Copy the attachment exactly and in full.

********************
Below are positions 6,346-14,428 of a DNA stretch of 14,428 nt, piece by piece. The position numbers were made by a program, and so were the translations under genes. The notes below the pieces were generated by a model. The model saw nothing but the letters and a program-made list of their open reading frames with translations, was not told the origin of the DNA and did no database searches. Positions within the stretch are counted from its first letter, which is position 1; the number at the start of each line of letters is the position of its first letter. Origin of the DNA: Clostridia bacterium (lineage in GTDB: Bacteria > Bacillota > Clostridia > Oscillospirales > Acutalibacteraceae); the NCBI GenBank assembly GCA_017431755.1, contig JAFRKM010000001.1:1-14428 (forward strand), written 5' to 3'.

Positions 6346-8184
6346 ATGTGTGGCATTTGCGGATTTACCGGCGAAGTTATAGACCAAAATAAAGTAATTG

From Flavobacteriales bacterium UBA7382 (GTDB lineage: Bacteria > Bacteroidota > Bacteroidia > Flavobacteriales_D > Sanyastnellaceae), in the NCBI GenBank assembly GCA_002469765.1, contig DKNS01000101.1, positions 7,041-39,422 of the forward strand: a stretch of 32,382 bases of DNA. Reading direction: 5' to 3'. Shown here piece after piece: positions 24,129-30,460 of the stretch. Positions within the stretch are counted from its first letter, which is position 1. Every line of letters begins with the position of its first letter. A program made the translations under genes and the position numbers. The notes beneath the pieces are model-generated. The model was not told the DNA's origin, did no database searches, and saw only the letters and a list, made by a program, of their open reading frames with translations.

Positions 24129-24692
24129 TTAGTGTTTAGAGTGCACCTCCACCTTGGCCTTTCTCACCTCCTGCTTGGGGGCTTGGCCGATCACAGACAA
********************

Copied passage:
Below are positions 6,346-14,428 of a DNA stretch of 14,428 nt, piece by piece. The position numbers were made by a program, and so were the translations under genes. The notes below the pieces were generated by a model. The model saw nothing but the letters and a program-made list of their open reading frames with translations, was not told the origin of the DNA and did no database searches. Positions within the stretch are counted from its first letter, which is position 1; the number at the start of each line of letters is the position of its first letter. Origin of the DNA: Clostridia bacterium (lineage in GTDB: Bacteria > Bacillota > Clostridia > Oscillospirales > Acutalibacteraceae); the NCBI GenBank assembly GCA_017431755.1, contig JAFRKM010000001.1:1-14428 (forward strand), written 5' to 3'.

Positions 6346-8184
6346 ATGTGTGGCATTTGCGGATTTACCGGCGAAGTTATAGACCAAAATAAAGTAATTG

From Flavobacteriales bacterium UBA7382 (GTDB lineage: Bacteria > Bacteroidota > Bacteroidia > Flavobacteriales_D > Sanyastnellaceae), in the NCBI GenBank assembly GCA_002469765.1, contig DKNS01000101.1, positions 7,041-39,422 of the forward strand: a stretch of 32,382 bases of DNA. Reading direction: 5' to 3'. Shown here piece after piece: positions 24,129-30,460 of the stretch. Positions within the stretch are counted from its first letter, which is position 1. Every line of letters begins with the position of its first letter. A program made the translations under genes and the position numbers. The notes beneath the pieces are model-generated. The model was not told the DNA's origin, did no database searches, and saw only the letters and a list, made by a program, of their open reading frames with translations.

Positions 24129-24692
24129 TTAGTGTTTAGAGTGCACCTCCACCTTGGCCTTTCTCACCTCCTGCTTGGGGGCTTGGCCGATCACAGACAA